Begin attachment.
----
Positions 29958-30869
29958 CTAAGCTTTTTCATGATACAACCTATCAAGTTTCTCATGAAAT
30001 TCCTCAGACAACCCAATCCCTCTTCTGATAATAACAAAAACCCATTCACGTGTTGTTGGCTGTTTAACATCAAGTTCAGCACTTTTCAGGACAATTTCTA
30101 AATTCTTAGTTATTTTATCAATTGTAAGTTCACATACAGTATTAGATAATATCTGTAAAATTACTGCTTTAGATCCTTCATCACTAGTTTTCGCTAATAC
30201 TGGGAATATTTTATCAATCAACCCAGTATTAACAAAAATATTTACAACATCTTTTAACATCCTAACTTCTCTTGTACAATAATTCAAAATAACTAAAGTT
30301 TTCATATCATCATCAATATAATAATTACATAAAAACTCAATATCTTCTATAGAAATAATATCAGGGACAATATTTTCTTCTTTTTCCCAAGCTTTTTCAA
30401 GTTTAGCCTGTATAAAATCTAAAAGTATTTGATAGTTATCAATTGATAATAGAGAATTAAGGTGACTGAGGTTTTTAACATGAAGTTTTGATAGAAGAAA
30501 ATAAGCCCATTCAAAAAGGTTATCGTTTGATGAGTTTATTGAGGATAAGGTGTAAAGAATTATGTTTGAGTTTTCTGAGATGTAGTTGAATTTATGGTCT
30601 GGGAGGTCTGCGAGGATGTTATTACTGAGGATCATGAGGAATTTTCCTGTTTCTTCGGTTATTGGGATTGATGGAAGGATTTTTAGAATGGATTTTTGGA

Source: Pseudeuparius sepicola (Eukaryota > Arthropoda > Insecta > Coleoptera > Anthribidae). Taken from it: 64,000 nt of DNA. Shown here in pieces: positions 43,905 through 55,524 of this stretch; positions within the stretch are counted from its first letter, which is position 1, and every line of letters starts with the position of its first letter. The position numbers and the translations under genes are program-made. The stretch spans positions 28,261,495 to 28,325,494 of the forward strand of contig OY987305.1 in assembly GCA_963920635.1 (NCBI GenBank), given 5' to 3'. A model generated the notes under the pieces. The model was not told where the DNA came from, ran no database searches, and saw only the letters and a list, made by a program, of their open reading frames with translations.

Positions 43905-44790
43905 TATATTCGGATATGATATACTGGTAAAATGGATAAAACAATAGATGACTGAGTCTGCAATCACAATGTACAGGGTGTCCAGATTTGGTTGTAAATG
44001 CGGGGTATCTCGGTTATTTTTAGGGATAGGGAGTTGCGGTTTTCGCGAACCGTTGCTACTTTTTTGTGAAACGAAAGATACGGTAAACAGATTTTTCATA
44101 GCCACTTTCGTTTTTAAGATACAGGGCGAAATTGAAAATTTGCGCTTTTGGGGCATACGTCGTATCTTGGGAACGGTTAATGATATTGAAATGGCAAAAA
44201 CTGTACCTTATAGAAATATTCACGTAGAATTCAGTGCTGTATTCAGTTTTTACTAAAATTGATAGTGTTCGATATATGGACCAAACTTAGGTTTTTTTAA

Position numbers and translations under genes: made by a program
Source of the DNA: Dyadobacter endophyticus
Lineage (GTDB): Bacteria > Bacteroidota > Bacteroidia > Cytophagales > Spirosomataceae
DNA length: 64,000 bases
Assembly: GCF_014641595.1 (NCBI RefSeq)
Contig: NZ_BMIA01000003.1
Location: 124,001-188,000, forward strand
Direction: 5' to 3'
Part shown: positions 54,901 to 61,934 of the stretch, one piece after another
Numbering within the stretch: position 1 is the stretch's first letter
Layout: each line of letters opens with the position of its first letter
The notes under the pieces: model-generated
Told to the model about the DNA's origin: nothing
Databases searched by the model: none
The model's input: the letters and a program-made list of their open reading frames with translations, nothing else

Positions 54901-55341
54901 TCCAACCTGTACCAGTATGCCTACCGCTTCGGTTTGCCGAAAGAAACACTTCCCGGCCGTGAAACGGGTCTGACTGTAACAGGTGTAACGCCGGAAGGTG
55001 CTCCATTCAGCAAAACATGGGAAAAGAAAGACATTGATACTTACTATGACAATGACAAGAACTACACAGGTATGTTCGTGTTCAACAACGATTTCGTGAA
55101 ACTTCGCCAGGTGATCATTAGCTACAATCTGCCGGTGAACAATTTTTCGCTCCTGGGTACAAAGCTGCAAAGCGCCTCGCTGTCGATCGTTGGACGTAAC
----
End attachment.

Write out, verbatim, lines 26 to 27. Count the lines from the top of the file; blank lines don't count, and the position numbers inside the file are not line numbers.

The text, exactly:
Layout: each line of letters opens with the position of its first letter
The notes under the pieces: model-generated